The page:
British Telecom (BT) Bureaucracy Over Reverse DNS Record without MX Record

During a recent installation of an Small Business Server server for a customer whose mail we currently host, I requested the customer arranged for a fixed IP Address with their Internet Service Provider (ISP) who was British Telecom (BT Broadband) and this was quickly and easily implemented.

Once the fixed IP Address had been registered on their Firewall / Router and I had determined it was Blacklist free, I asked my customer to request that BT setup Reverse DNS on the fixed IP Address so that we could move their mail from our servers to their new server. Our customer not being very technical, asked me to send the email request to BT and gave me the email address that BT had given to them to email a request. That email address was I sent my original request to BT on the 7th January, chased them again on the 12th January and then finally sent a 3rd request on the 20th January. Having heard nothing at all and still not having Reverse DNS setup, on the 26th January I asked my customer to give them a call and ask them what the problem was and why do they not even bother to reply to any emails that they are sent.

After lengthy phone calls between my customer and BT, my customer and myself and BT and myself, BT advised me that they can’t or won’t setup Reverse DNS records without first having an MX record pointing to the IP Address. I advised them that there won’t be an MX record pointing to the IP Address until they configure Reverse DNS. This was standard policy for BT and apparently the same with all other ISP’s. I advised them that they were the only ISP that had ever requested anything like this and that I would probably be advising my customer to use a different ISP, one that doesn’t make such ridiculous requests.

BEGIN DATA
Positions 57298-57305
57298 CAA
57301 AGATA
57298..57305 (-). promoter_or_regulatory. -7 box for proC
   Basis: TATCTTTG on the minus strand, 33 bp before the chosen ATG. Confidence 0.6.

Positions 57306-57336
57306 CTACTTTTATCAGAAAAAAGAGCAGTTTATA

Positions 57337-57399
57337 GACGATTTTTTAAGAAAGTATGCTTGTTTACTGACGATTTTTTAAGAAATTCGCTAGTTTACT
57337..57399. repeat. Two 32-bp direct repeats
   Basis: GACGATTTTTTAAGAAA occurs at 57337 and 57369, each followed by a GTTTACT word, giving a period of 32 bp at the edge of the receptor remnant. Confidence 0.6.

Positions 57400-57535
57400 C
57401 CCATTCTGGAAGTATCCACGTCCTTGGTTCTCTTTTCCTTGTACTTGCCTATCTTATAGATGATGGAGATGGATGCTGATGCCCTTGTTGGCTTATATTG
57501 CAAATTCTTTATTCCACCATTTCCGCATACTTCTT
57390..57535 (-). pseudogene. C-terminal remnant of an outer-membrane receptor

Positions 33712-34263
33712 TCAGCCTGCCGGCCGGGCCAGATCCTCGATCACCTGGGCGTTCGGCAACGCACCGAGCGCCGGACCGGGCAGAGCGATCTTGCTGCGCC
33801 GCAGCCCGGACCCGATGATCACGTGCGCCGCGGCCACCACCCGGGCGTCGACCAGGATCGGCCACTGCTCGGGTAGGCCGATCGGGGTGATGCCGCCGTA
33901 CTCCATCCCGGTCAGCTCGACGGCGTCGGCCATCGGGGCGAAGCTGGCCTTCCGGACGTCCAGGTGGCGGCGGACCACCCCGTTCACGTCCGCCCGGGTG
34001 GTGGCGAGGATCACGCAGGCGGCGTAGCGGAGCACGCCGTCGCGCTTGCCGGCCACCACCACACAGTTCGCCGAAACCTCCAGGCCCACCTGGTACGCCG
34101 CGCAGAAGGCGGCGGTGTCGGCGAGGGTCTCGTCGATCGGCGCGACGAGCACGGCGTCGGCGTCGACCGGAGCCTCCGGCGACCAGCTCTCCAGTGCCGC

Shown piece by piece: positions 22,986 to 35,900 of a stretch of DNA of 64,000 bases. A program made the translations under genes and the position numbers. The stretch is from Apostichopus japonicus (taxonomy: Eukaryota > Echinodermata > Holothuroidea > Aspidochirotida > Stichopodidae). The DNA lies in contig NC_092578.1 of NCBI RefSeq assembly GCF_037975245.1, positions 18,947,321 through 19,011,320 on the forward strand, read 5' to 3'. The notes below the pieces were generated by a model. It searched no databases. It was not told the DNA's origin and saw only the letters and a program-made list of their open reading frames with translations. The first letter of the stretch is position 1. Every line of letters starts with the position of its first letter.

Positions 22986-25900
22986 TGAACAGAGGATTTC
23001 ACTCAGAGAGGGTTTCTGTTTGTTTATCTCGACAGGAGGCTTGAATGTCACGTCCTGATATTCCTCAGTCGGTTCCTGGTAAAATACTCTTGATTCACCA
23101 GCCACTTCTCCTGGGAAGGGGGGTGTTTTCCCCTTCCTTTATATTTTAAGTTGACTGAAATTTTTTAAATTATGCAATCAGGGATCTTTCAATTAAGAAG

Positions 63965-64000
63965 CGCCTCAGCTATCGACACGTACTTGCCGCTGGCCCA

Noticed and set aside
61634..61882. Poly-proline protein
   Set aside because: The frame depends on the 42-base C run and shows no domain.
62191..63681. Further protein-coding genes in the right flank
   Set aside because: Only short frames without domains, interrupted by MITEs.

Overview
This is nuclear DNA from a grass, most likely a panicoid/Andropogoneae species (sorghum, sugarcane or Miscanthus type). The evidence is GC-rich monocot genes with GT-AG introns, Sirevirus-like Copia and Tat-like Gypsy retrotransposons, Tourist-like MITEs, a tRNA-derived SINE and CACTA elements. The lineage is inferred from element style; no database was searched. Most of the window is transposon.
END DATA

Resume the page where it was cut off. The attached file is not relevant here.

So – at a stale-mate situation and after advising BT what I thought of them – something I regularly do when it comes to BT and their ridiculous policies – I asked them if the addition of an additional MX record would meet their needs and allow them to setup Reverse DNS. They advised me (after putting me on hold again for another eternity), that this would unlock their handcuffs and allow the record to be setup.

So, having waited 48 hours for the new MX record to be propagated in DNS, I asked my customer to talk to BT again and request that Reverse DNS is setup.

With any luck – they will have actioned this and I can complete the mail migration from our servers to their own server.

It has only taken 3 weeks to get something simple setup – something that would take out ISP ( about 5 minutes to implement – although I am still checking to see if the record has been configured and as of now (00:52 hrs on the 1st February), still no Reverse DNS record is configured as per the latest request.

I am meant to be seeing my customer today to complete the mail migration – somehow I think I am going to have to postpone it yet again.

So – if you ever want BT to setup Reverse DNS – make sure you have an MX record pointing to the IP Address or you will get incredibly frustrated as I have with them (yet again).

Alternatively, don’t bother using BT Broadband in the first place. Find a decent ISP that can accommodate your simple requests without putting up hurdles for you to jump over.

Once upon a time – when I wanted a fixed IP Address with BT – they asked me for £100 to set it up ad £10 a month. Needless to say I moved ISP’s very quickly after I had picked myself up from the floor and had stopped laughing : )